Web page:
“PAC₃E”: Control the room
We are progressing through INIFAC’s (inifac.org) six overarching facilitator competencies: Presence, Assessment, Communication, Control, Consistency and Engagement.
Number 4 is Control. “Master Facilitators create and maintain a productive and safe environment in which participants with diverse styles and culture can engage in interactions that stay focused on achieving the goal. They maintain control of the session and an appropriate pace. They understand causes of disagreement and can effectively guide a group through conflict. They consciously take action to prevent, detect and resolve dysfunctional behavior.”
Alaska, 2017. Complicated three-year government project with all the challenges Alaska can throw your way. On this particular day, the challenge came from two brothers who owned a gravel and sand company and were the sole suppliers in this part of the State. They were Jekyll and Hyde, good-cop and bad-cop. And the bad cop was BAD. Unpleasant, insulting, strong willed and outspoken. He talked over his brother, who let him. They had filed a big claim that threatened the project’s budget and if unresolved, the schedule, too, since bad cop had declared all material shipments would stop until he got what he wanted.
The builder’s executive and I had flown in the day before the big meeting to resolve this. The exec, we’ll call him Terry, told me all about the dynamics of the two brothers and warned me of the likely difficulty of obtaining a resolution. He said the bad brother would hijack the meeting, yell and threaten and generally make life miserable for all attending. He had done it a half-dozen times before.
The exec and his team had come up with a compromise solution that was clever and fair, but he had no confidence they could break through the unyielding loggerhead position the brothers were taking.
I had an extra glass of wine that night before the showdown.
Day of… the meeting began with my standing while the ten others sat. The two brothers were next to each other, so I stood nearest the potential disrupter. Slight physical advantage standing as he’s sitting. I used my most commanding voice to start the session. Outlined the purpose of the meeting, and the steps I suggested we go through to clarify what everyone already knew were the positions. And then, moving to a position directly opposite the bad brother and looking right at him, I told them I had the best job in the room: “I get to be the jerk in the room. I get to interrupt you when I think you’ve said the same thing three times. I get to stop you and summarize what I think you’re saying using different words so we all can understand each other clearly.” (See what I did there? I seized the “jerk” role the bad brother was accustomed to playing.)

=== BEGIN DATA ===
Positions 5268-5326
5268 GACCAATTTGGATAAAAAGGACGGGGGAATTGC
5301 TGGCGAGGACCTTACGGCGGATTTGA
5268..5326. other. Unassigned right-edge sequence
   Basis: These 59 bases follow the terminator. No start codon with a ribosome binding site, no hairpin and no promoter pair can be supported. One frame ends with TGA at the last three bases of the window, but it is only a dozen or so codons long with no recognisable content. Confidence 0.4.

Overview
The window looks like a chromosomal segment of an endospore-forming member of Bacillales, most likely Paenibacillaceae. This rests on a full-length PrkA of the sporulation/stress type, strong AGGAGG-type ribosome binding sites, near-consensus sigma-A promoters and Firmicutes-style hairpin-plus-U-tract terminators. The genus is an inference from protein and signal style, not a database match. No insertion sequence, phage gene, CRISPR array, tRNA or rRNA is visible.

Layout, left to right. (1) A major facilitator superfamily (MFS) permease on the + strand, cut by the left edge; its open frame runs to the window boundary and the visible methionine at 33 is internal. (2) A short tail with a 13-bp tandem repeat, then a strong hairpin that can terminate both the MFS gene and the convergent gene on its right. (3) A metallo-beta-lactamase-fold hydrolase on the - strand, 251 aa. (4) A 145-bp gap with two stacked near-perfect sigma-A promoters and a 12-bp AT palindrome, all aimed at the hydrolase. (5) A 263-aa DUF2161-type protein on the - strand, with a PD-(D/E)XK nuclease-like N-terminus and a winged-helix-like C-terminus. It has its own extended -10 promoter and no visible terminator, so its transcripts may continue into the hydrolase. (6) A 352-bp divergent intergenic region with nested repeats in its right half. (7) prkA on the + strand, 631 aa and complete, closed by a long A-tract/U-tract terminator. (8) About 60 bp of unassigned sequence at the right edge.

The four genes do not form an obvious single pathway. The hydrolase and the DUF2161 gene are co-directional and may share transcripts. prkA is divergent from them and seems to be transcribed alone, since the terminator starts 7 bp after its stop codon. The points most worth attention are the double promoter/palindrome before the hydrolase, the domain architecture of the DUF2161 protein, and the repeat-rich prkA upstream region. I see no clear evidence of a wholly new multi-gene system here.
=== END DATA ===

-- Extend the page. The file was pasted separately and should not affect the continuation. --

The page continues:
Almost immediately the bad brother stood up and started walking around lecturing. “Just a minute, please,” I interrupted, “I’m not done. Please stay seated until I’m finished.” He sat. And for the next fifteen minutes, I outlined my understanding of the positions and kept turning to him and asking him if I was portraying his position correctly. With a few adjustments the answer was yes.
The rest of the one-hour and fifteen-minute negotiation was polite, civil and the offered breakthrough settlement of the issue and the claim was resolved. It really wasn’t that hard because the offer was a win-win.
It’s rare for a facilitator to need to exert that kind of Control over a meeting, especially from the start. And if that kind of Control is used, it must not violate the facilitator’s Neutrality. (The win-win agreement at the end, demonstrates that it did not.) My usual style is much lighter: velvet glove. And I can get away with that light touch by starting with that speech about me being “the jerk in the room”. But the facilitator must create and maintain control from the beginning. In so doing, we can create the physically and psychologically safe space – the neutrality – in which a high-performance team can do its best work.
We are the grown-ups in the room.